Most current research exploring issues of stability and change has traditionally used linear models, assuming changes happening in organizational life to be linear and trying to predict the organization’s actions and outcomes (see Thietart & Forgues, 1995). However, organizations are nonlinear systems; decision taken regarding one element affects other elements. Organizational strategy does not unfold in a linear fashion as top management envisions; it is modified and remodified by the interactions between different organizational actors, structures and elements. Similarly, organizations’ and actors’ decisions and actions taken today might trigger another action tomorrow or interactions between actors would influence the actions of others later. This is also observed in strategy development processes where systematic, coordinated and planned approaches are often combined with hesitation, impulsive and intuitive responses. Thus, long-term stability of organization depends on several micro shifts in the short-term strategic change. In this paper, we aim to understand this question — how organizations manage the stability-change paradox — using the lens of chaos theory originated out of the need to understand nonlinear dynamic systems. We use a case study of an organization that has managed the paradox of stability-change to understand how stability motivates change and how change reinforces stability, which is a central tenet of paradox theory. Moreover, we argue that change evolves in a nonlinear fashion combined with unplanned emergent change resulting from the interactions between different elements of the organization.

Paradox and Chaos Theory: Understanding Stability and Change in Organizations / Wudaru, SRITEJA REDDY; Tee, Richard. - The resilient organization: design, change and innovation in the globalized economy, (2018), pp. 1-7. (WOA 2018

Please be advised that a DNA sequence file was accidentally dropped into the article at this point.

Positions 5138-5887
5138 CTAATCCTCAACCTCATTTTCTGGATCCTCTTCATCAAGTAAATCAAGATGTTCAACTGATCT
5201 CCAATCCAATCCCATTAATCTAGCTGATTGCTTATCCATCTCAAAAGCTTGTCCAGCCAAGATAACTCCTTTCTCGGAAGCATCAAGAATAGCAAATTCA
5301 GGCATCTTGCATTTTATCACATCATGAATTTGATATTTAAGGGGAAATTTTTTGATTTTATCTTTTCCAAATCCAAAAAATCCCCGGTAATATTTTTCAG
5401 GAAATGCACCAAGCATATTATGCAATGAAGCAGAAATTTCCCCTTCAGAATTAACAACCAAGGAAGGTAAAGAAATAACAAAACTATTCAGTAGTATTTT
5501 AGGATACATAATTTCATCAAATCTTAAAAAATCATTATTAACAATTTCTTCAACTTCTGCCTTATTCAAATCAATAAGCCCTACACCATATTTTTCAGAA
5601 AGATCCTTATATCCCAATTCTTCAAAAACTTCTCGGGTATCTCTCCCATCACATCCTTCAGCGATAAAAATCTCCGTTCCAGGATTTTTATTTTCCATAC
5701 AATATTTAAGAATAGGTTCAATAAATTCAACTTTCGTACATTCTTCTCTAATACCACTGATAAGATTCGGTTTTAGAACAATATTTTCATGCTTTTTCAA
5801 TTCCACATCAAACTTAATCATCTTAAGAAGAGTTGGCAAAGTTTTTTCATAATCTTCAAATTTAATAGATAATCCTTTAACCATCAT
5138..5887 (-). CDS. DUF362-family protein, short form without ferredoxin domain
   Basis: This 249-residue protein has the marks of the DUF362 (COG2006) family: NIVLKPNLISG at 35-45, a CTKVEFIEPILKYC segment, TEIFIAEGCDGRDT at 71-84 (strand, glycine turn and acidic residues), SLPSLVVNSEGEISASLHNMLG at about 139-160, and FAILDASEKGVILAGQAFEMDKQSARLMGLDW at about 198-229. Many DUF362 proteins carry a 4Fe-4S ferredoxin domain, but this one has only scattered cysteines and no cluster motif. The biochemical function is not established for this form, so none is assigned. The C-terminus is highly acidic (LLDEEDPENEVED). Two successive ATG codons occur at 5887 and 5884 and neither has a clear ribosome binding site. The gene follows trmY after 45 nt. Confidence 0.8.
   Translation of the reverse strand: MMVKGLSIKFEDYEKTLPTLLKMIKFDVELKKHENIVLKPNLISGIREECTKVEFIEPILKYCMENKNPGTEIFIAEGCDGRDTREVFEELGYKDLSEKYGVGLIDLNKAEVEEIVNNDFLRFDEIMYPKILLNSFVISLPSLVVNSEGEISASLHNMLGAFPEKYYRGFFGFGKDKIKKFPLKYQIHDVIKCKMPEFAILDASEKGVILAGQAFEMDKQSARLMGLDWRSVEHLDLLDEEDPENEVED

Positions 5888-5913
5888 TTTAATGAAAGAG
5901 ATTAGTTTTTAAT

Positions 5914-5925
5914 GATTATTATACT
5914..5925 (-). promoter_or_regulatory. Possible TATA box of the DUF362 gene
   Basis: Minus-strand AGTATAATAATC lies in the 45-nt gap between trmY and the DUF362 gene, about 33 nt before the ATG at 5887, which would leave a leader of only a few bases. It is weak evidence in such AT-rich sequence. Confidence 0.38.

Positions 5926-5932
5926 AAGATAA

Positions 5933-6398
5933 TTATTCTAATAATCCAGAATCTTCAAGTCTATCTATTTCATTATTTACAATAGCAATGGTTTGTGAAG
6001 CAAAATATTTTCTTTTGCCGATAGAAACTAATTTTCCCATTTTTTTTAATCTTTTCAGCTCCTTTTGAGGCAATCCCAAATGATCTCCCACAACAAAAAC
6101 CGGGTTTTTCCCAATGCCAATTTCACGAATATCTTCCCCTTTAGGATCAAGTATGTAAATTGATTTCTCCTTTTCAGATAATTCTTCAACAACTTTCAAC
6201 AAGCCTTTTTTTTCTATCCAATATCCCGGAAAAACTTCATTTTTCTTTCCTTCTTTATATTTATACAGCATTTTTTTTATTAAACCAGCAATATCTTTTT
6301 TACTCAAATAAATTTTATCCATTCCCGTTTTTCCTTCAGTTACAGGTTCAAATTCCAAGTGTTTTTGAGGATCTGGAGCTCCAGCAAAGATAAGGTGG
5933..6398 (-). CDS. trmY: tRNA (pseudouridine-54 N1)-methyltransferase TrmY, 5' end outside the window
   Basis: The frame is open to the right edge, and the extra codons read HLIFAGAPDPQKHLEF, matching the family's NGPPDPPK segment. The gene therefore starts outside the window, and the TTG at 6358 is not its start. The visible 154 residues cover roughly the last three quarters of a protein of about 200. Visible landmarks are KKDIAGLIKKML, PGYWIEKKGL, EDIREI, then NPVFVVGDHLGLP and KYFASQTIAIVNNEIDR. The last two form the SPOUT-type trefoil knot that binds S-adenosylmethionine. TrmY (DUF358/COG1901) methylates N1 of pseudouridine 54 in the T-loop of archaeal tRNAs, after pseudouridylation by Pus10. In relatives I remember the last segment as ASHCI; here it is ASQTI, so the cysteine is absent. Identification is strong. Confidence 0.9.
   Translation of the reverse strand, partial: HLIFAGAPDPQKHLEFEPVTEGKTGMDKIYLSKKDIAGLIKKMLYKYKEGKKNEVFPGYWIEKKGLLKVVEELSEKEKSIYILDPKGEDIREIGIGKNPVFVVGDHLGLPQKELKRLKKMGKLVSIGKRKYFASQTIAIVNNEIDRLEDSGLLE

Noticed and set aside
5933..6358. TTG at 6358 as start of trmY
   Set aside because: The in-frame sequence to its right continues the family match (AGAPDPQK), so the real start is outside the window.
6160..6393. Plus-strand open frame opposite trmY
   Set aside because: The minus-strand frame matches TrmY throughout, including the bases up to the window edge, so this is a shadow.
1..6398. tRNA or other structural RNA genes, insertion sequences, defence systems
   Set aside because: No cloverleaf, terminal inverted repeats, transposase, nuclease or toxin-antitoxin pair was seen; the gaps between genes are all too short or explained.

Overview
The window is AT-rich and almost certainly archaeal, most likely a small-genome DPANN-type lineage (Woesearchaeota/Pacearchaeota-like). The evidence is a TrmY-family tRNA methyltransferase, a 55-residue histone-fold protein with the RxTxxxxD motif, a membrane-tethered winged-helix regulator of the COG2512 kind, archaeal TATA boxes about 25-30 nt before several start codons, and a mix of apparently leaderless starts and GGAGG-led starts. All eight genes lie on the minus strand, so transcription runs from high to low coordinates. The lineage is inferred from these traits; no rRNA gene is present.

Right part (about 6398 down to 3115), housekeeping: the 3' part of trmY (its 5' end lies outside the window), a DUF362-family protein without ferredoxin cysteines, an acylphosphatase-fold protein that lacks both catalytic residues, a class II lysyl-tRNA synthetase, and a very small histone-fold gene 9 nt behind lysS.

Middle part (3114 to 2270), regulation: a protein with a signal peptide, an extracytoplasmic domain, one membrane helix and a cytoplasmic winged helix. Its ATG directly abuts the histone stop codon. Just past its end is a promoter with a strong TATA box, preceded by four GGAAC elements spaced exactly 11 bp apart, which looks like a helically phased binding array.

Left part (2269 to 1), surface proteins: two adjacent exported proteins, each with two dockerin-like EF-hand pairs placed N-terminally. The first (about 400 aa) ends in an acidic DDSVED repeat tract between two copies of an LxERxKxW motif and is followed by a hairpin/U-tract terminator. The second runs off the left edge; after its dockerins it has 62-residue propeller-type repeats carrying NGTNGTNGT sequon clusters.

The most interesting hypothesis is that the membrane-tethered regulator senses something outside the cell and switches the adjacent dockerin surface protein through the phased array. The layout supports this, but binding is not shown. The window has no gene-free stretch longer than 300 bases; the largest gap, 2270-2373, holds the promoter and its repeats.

Paradox and Chaos Theory: Understanding Stability and Change in Organizations

WUDARU, SRITEJA REDDY;richard tee
2018

Abstract

Most current research exploring issues of stability and change has traditionally used linear models, assuming changes happening in organizational life to be linear and trying to predict the organization’s actions and outcomes (see Thietart & Forgues, 1995). However, organizations are nonlinear systems; decision taken regarding one element affects other elements. Organizational strategy does not unfold in a linear fashion as top management envisions; it is modified and remodified by the interactions between different organizational actors, structures and elements. Similarly, organizations’ and actors’ decisions and actions taken today might trigger another action tomorrow or interactions between actors would influence the actions of others later. This is also observed in strategy development processes where systematic, coordinated and planned approaches are often combined with hesitation, impulsive and intuitive responses. Thus, long-term stability of organization depends on several micro shifts in the short-term strategic change. In this paper, we aim to understand this question — how organizations manage the stability-change paradox — using the lens of chaos theory originated out of the need to understand nonlinear dynamic systems. We use a case study of an organization that has managed the paradox of stability-change to understand how stability motivates change and how change reinforces stability, which is a central tenet of paradox theory. Moreover, we argue that change evolves in a nonlinear fashion combined with unplanned emergent change resulting from the interactions between different elements of the organization.
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Utilizza questo identificativo per citare o creare un link a questo documento: http://hdl.handle.net/11385/177959
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